Drive-in Double Feature: Prince of Space/Invasion of the Neptune Men DVD Review

Written by Steve Pattee

DVD Released by Dark Sky Films

Your weapons have no effect on me! – Prince of Space

Prince of Space (aka Yusei oji)

Directed by Eijiro Wakabayashi
Written by Shin Morita
1959, Region 1 (NTSC), 85 minutes, Not rated
DVD released on April 25th, 2006

Tatsuo Umemiya as Wally/Prince of Space/Planet Prince
Ushio Skashi
Johji Oka as Phantom of Krankor
Hiroko Mine

Invasion of the Neptune Men (aka Uchu Kaisoku-sen)

Directed by Koji Ota
Written by Shin Morita
1961, Region 1 (NTSC), 74 minutes, Not Rated

Sonny Chiba as Space Chief
Kappei Matsumoto
Shinjiro Ebara
Mitsue Komiya
Ryuko Minakami


Prince of Space

When evil aliens from the planet Krankor invade Earth to steal a newly created fuel source, all hope seems to be lost.

Lucky for the citizens of Earth, there’s one man that can stand up to these deplorable Martians: Prince of Space. But are the powers of Prince enough to defeat the creatures from Krankor?

Invasion of the Neptune Men

When evil aliens from the planet Neptune invade Earth to take over the world, all hope seems to be lost.

Lucky for the citizens of Earth, there’s one man that can stand up to these deplorable Martians: Space Chief. But are the powers of Space Chief enough to defeat the creatures from Neptune?


With such similar plots and execution, it’s not necessary to separate these two B-movies for individual analysis — both are virtually identical.

Sure, the “deeper” plots differ, but certainly not enough to justify an in-depth examination.

A while back, I was interviewed for John Kinhart’s documentary on B-movie king Don Dohler (Harvesters, Alien Factor). One of the questions I was asked was, “Do you enjoy movies that are so bad, they are good?”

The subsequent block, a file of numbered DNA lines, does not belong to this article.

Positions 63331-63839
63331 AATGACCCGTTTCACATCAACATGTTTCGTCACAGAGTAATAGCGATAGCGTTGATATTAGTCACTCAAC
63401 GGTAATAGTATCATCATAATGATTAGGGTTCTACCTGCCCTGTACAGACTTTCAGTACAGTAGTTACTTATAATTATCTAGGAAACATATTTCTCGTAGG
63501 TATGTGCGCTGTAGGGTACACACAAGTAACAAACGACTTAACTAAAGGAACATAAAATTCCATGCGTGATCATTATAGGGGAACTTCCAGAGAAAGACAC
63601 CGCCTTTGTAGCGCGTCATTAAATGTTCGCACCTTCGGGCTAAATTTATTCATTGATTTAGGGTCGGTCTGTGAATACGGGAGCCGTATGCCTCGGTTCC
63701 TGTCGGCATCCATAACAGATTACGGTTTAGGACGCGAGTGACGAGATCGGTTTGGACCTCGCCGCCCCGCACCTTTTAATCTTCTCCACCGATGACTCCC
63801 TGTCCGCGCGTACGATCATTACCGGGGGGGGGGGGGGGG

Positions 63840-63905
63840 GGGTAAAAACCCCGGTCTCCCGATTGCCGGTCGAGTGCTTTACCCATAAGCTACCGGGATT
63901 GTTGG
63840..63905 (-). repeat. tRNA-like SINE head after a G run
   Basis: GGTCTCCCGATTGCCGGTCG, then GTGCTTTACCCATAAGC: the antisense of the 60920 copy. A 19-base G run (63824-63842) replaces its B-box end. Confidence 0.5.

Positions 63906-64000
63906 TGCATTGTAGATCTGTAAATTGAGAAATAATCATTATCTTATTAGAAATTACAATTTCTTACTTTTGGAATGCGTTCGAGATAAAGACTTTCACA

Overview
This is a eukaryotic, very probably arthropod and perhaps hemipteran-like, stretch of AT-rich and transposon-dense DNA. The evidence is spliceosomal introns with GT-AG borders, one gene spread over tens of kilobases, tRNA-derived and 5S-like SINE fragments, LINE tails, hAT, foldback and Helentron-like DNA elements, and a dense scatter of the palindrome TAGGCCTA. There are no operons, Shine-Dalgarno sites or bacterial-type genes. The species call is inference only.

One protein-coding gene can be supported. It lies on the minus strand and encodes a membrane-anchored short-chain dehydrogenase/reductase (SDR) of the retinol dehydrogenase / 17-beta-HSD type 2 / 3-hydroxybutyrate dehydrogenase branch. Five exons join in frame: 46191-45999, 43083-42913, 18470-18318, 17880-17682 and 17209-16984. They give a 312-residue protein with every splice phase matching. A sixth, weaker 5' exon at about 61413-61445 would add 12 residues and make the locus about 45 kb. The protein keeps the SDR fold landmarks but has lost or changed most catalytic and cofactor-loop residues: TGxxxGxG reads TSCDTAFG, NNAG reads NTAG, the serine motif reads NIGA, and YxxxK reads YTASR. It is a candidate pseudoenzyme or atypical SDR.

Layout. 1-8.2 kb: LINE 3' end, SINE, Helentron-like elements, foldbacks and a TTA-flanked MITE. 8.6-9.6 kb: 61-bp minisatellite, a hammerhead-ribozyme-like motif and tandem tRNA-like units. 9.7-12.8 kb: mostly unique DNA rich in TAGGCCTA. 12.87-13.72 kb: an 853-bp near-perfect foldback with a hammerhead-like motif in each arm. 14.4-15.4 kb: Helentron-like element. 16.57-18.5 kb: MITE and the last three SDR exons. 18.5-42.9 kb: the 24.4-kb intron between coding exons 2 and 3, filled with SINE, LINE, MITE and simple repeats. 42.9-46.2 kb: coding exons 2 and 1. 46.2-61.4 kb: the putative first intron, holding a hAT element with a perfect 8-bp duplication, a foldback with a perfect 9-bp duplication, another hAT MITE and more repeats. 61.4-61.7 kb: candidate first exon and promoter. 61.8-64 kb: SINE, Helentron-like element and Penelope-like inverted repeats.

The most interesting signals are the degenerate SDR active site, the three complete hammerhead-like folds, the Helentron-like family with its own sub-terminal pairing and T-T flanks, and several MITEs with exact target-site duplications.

My answer at the time was a resounding, “No!” But I’d like to change that answer, John. My eyes are now open.

Because Prince and Invasion are so bad, they’re good.

What makes them good is not the acting — even a young Sonny Chiba (The Street Fighter, Terror Beneath the Sea) can’t make Invasion more than it is. It’s not the stories. (Bad aliens invade Earth, superhero must defeat them…oh, please!) It’s not the special effects — although the space battles and city attack are absolutely priceless.

It’s the damn dubbed dialogue.

There were many times I’m sure a fly on the wall watching me would have witnessed my head cock slightly, my mouth open in awe, then, moments later, a guffaw that could be heard by the neighbors three doors down.

Both of these movies are pure Wisconsin cheese. Of the two, Prince has the cheesier dialogue, but Invasion makes up for it with the cheesier scenes.

So, either way, you are getting a cheese sandwich. It just depends on what kind of bread you prefer.

Video and Audio:

Both films are presented in 1.78:1 anamorphic widescreen. Both suffer from print damage, but Dark Sky has them cleaner than they’ve probably ever been.

Each film is presented in Dolby Digital 2.0 mono, dubbed in English. Each films’ goofy dialogue is heard with crystal clarity and no audible distractions.

English subtitles are available for both movies.

Special Features:

Trailers for The Flesh Eaters and Dog Eat Dog are the only special features offered.

And while not really a special feature, Dark Sky gets kudos for putting a kick-ass intro on the DVD to get you in the drive-in mood.

Remember the dancing hotdogs and disappearing pizza slices? Yeah, you know what time it is.



2.5 Stars (Prince of Space) – I prefer pumpernickel bread, so Prince of Space gets the edge, here.

2 Stars (Invasion of the Neptune Men)

Video: 3 Stars (Both)
Audio: 2.5 Stars (Both)
Features: 2 Stars – While they didn’t have anything for the two movies on the disc, Dark Sky's little extra something was cool.
Overall: 2.5 Stars


When you are looking for a good chuckle, call up Prince or Chief and they’ll keep you entertained.

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Steve Pattee
US Editor, Admin
He's the puppet master. You don't see him, but he pulls the strings that gets things done. He's the silent partner. He's black ops. If you notice his presence, it's the last thing you'll notice — because now you're dead. He's the shadow you thought you saw in that dark alleyway. You can have a conversation with him, and when you turn around to offer him a cup of coffee, he's already gone.
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